News / Africa

US Military Involvement in Uganda Yields Mixed Results

In this April 20, 2011 file photo, U.S. Army soldiers are seen with Uganda People's Defence Force soldiers at the closing ceremony for operation ATLAS DROP 11, an annual joint aerial delivery exercise, in Soroti, Uganda. While putting few U.S.
In this April 20, 2011 file photo, U.S. Army soldiers are seen with Uganda People's Defence Force soldiers at the closing ceremony for operation ATLAS DROP 11, an annual joint aerial delivery exercise, in Soroti, Uganda. While putting few U.S.
KAMPALA — U.S. Secretary of State Hillary Clinton will be in Uganda Friday to talk with President Yoweri Museveni about regional security and American-Ugandan military cooperation.

The U.S. State Department describes Uganda as a "key U.S. partner," particularly in the fight against the rebel Lord’s Resistance Army and in Somalia.

Fighting al-Shabab

Ugandan troops make up the bulk of the African Union peacekeeping force in Somalia, AMISOM - conducting operations against the militant Islamist group, al-Shabab. The United States pulled its own troops out of Somalia in 1993 after 18 American soldiers were killed. But U.S. Embassy spokesman Dan Travis in Kampala says America has been helping finance the Ugandan operation in Somalia for years.

"We’ve supported that effort since 2007, by providing funding for training, equipment, transportation and to sustain Ugandan and Burundian forces serving with AMISOM [the U.N. peacekeeping force in Somalia]," he said.

US military involvement

American military involvement in the region dates back much longer than that. During the Clinton administration, the African Crisis Response Initiative was set up to train the militaries of certain African countries, including Uganda. And, more recently, the United States has provided logistical support and military trainers in Uganda’s war against Joseph Kony and his rebel Lord’s Resistance Army (LRA).

Travis says military cooperation between the two countries has been beneficial to both.

"Uganda is one of America’s key partners in Africa and has established itself as a leader advancing efforts to resolve conflicts throughout the region," he said. "Countering violent extremism, especially organizations like the Lord’s Resistance Army or al-Shabab, is vital to a stable, secure and prosperous future for Uganda as well as the African continent."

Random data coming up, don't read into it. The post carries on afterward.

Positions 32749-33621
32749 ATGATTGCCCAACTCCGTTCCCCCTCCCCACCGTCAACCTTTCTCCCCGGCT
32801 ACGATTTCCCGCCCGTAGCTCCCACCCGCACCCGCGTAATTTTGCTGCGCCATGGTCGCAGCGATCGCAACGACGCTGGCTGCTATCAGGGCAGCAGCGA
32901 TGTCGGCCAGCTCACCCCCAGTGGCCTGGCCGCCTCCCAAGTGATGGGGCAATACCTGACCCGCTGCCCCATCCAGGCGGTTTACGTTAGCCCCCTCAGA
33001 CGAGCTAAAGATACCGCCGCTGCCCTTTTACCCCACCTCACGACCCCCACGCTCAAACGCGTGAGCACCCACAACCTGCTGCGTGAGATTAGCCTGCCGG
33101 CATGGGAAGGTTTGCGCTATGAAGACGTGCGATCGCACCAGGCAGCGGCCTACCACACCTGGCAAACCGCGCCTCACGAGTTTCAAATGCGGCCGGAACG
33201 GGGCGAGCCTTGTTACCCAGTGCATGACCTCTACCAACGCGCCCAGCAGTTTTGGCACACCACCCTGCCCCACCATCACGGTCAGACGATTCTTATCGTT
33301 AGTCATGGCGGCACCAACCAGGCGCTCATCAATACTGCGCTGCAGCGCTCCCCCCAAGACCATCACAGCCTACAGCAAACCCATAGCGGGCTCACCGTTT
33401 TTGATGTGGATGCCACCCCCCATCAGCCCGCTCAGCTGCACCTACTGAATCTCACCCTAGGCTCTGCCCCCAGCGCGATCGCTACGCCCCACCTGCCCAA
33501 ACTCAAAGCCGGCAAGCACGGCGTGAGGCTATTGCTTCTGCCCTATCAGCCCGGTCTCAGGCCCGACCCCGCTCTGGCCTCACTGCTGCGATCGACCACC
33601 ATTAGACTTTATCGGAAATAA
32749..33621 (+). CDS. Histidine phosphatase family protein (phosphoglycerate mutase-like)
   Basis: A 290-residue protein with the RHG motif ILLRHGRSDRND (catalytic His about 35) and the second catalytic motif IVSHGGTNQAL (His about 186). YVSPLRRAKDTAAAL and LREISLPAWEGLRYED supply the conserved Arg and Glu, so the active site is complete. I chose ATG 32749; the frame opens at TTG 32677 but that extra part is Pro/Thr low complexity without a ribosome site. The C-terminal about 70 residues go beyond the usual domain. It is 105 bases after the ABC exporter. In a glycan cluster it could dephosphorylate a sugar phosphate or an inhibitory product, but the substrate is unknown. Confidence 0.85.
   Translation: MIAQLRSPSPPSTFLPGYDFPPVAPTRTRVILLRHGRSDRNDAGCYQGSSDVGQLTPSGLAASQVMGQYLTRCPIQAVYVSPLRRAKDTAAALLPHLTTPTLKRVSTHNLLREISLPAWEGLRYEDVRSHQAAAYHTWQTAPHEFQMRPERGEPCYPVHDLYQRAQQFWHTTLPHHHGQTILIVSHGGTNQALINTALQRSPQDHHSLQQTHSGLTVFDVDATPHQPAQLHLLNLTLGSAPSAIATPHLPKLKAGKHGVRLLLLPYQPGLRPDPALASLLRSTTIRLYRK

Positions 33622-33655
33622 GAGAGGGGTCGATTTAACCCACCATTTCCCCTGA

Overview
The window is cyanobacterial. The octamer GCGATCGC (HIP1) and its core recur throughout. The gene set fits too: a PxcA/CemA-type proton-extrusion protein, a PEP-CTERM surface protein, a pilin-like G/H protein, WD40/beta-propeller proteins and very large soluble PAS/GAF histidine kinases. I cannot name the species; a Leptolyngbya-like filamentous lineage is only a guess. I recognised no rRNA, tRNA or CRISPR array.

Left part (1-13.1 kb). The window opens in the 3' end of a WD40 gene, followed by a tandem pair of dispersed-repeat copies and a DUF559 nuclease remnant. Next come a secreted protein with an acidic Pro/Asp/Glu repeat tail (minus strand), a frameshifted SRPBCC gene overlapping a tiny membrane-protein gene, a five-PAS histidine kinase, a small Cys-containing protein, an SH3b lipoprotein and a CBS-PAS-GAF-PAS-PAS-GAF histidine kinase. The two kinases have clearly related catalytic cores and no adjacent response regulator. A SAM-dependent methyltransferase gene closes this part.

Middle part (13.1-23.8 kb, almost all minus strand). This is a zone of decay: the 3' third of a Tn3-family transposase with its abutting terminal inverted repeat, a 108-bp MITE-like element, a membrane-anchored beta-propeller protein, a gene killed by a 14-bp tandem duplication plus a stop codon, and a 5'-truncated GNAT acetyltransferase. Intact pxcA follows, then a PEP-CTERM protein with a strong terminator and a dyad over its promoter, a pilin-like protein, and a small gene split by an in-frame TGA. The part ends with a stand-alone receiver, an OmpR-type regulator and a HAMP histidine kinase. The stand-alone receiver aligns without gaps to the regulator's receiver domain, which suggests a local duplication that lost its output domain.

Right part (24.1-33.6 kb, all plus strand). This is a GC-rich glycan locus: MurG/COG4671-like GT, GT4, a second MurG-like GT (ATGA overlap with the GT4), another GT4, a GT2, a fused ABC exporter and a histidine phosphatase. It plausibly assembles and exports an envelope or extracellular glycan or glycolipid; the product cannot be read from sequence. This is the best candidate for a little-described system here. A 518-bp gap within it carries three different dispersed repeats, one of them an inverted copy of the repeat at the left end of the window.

Lord’s Resistance Army

The LRA terrorized northern Uganda for two decades and has now moved into neighboring countries. But according to Paul Omach, professor of security studies at Kampala’s Makerere University, defeating the LRA - which is estimated to be several hundred militants strong - is not the main reason why the United States is involved.  Omach says the Islamist government of Sudan has been accused of supporting the LRA, which makes Joseph Kony and the LRA part of the global war on terror.

"Kony is a proxy in a bigger war," said Omach. "The bigger war is with international terrorism, Islamic fundamentalism and all that.  And, for a long time, accusing fingers had been pointed at Sudan. That accusation still keeps on coming up."

Museveni - a valuable partner

Omach says one of the main reasons the United States has chosen Uganda as a military ally is because of Ugandan President Yoweri Museveni.  The professor says his personal control over the army, as well as his willingness to use his soldiers,  make him a valuable partner.

"Museveni is one who is ready," he said. "He looks at himself as a revolutionary. He has actually said these things - 'We are revolutionary, we are going to change the region.' He takes the risk. But you see, he also doesn’t have these democratic encumbrances when the body bags start coming."

Ugandans are taking note of the losses. In 2010, Somali suicide bombers killed 74 people in Kampala watching a broadcast of the final match of the soccer World Cup. Al-Shabab claimed the attack was retaliation for Uganda’s involvement in Somalia.

Popular reluctance

For many Ugandans, the war in Somalia has not been worth the cost.

“I think it’s hurting Uganda," says a woman in Kampala. "Al-Shabab has tried to hit us so many times. They hit us after the World Cup, about 80 people died. Why should we have so many of our soldiers out in Somalia? I really don’t see what we are gaining from that war."

Omach says U.S. military assistance has strengthened the Ugandan army, making it more capable of defending the country. But, he adds, such capacity building has an opposite side as well.

"The paradox of external military assistance in authoritarian states is that it ends up supporting authoritarianism, either intentionally or unintentionally," he said. "The countries with military means at hand will always use military means to resolve political disputes, even at home. So that is possibly one of the unfortunate impacts of the U.S. military involvement. I think it has given the government and Museveni’s leadership a lease on life."

Ugandans may prefer to focus on domestic issues, but the hunt for Kony continues and al-Shabab - though weakened - remains a threat in this part of Africa. Hillary Clinton’s decision to visit Uganda is being seen as a sign that the United States intends to stay involved in this volatile region for the foreseeable future.

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